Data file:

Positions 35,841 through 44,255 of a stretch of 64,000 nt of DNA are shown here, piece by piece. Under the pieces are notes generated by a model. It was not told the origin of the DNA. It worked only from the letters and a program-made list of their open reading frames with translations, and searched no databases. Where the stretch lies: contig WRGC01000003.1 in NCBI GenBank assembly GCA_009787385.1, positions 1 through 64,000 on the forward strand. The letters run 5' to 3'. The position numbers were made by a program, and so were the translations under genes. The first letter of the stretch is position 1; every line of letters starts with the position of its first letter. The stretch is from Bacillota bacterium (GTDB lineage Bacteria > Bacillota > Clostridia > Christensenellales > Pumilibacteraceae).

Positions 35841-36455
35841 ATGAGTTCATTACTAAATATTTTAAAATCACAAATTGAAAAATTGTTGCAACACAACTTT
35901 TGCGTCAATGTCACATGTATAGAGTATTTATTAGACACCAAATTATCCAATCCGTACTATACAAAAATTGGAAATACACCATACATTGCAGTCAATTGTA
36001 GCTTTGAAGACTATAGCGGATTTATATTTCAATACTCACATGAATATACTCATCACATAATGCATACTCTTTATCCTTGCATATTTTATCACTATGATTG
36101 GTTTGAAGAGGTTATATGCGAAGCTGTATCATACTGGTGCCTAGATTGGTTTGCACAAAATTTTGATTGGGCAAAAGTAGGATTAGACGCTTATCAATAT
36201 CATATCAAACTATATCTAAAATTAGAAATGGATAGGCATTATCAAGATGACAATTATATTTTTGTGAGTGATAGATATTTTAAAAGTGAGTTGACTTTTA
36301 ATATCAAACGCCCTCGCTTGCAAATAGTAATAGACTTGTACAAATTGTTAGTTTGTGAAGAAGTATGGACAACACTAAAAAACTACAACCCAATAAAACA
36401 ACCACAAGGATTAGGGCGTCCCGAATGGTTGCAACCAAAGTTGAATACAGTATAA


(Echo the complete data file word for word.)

Positions 35,841 through 44,255 of a stretch of 64,000 nt of DNA are shown here, piece by piece. Under the pieces are notes generated by a model. It was not told the origin of the DNA. It worked only from the letters and a program-made list of their open reading frames with translations, and searched no databases. Where the stretch lies: contig WRGC01000003.1 in NCBI GenBank assembly GCA_009787385.1, positions 1 through 64,000 on the forward strand. The letters run 5' to 3'. The position numbers were made by a program, and so were the translations under genes. The first letter of the stretch is position 1; every line of letters starts with the position of its first letter. The stretch is from Bacillota bacterium (GTDB lineage Bacteria > Bacillota > Clostridia > Christensenellales > Pumilibacteraceae).

Positions 35841-36455
35841 ATGAGTTCATTACTAAATATTTTAAAATCACAAATTGAAAAATTGTTGCAACACAACTTT
35901 TGCGTCAATGTCACATGTATAGAGTATTTATTAGACACCAAATTATCCAATCCGTACTATACAAAAATTGGAAATACACCATACATTGCAGTCAATTGTA
36001 GCTTTGAAGACTATAGCGGATTTATATTTCAATACTCACATGAATATACTCATCACATAATGCATACTCTTTATCCTTGCATATTTTATCACTATGATTG
36101 GTTTGAAGAGGTTATATGCGAAGCTGTATCATACTGGTGCCTAGATTGGTTTGCACAAAATTTTGATTGGGCAAAAGTAGGATTAGACGCTTATCAATAT
36201 CATATCAAACTATATCTAAAATTAGAAATGGATAGGCATTATCAAGATGACAATTATATTTTTGTGAGTGATAGATATTTTAAAAGTGAGTTGACTTTTA
36301 ATATCAAACGCCCTCGCTTGCAAATAGTAATAGACTTGTACAAATTGTTAGTTTGTGAAGAAGTATGGACAACACTAAAAAACTACAACCCAATAAAACA
36401 ACCACAAGGATTAGGGCGTCCCGAATGGTTGCAACCAAAGTTGAATACAGTATAA